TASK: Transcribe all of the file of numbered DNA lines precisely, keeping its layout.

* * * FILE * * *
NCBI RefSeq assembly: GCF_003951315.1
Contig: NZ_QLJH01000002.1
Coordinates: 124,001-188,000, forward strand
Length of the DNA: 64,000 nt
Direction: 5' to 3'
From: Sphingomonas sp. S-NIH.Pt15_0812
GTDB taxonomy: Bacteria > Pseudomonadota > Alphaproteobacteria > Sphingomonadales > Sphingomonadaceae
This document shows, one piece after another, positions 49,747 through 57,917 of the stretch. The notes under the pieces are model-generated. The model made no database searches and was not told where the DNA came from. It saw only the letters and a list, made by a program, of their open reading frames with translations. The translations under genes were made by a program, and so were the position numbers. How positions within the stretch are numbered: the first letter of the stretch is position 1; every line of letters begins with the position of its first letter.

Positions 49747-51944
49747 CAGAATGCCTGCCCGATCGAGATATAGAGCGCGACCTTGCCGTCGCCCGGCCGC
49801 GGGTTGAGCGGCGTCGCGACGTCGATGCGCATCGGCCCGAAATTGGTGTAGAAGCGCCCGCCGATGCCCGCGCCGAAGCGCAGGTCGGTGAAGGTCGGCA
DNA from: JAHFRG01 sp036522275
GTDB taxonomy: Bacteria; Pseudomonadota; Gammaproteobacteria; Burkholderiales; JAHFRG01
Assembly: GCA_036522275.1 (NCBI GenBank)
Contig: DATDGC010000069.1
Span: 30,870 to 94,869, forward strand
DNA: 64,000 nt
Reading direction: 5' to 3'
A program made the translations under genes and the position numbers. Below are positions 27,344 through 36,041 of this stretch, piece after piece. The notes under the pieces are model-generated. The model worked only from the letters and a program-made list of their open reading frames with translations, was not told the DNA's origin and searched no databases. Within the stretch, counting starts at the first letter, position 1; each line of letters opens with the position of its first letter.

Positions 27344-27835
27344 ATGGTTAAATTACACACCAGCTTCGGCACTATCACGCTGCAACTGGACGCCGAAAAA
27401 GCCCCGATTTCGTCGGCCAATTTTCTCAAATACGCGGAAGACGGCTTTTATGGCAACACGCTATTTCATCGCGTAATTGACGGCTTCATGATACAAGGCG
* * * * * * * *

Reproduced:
NCBI RefSeq assembly: GCF_003951315.1
Contig: NZ_QLJH01000002.1
Coordinates: 124,001-188,000, forward strand
Length of the DNA: 64,000 nt
Direction: 5' to 3'
From: Sphingomonas sp. S-NIH.Pt15_0812
GTDB taxonomy: Bacteria > Pseudomonadota > Alphaproteobacteria > Sphingomonadales > Sphingomonadaceae
This document shows, one piece after another, positions 49,747 through 57,917 of the stretch. The notes under the pieces are model-generated. The model made no database searches and was not told where the DNA came from. It saw only the letters and a list, made by a program, of their open reading frames with translations. The translations under genes were made by a program, and so were the position numbers. How positions within the stretch are numbered: the first letter of the stretch is position 1; every line of letters begins with the position of its first letter.

Positions 49747-51944
49747 CAGAATGCCTGCCCGATCGAGATATAGAGCGCGACCTTGCCGTCGCCCGGCCGC
49801 GGGTTGAGCGGCGTCGCGACGTCGATGCGCATCGGCCCGAAATTGGTGTAGAAGCGCCCGCCGATGCCCGCGCCGAAGCGCAGGTCGGTGAAGGTCGGCA
DNA from: JAHFRG01 sp036522275
GTDB taxonomy: Bacteria; Pseudomonadota; Gammaproteobacteria; Burkholderiales; JAHFRG01
Assembly: GCA_036522275.1 (NCBI GenBank)
Contig: DATDGC010000069.1
Span: 30,870 to 94,869, forward strand
DNA: 64,000 nt
Reading direction: 5' to 3'
A program made the translations under genes and the position numbers. Below are positions 27,344 through 36,041 of this stretch, piece after piece. The notes under the pieces are model-generated. The model worked only from the letters and a program-made list of their open reading frames with translations, was not told the DNA's origin and searched no databases. Within the stretch, counting starts at the first letter, position 1; each line of letters opens with the position of its first letter.

Positions 27344-27835
27344 ATGGTTAAATTACACACCAGCTTCGGCACTATCACGCTGCAACTGGACGCCGAAAAA
27401 GCCCCGATTTCGTCGGCCAATTTTCTCAAATACGCGGAAGACGGCTTTTATGGCAACACGCTATTTCATCGCGTAATTGACGGCTTCATGATACAAGGCG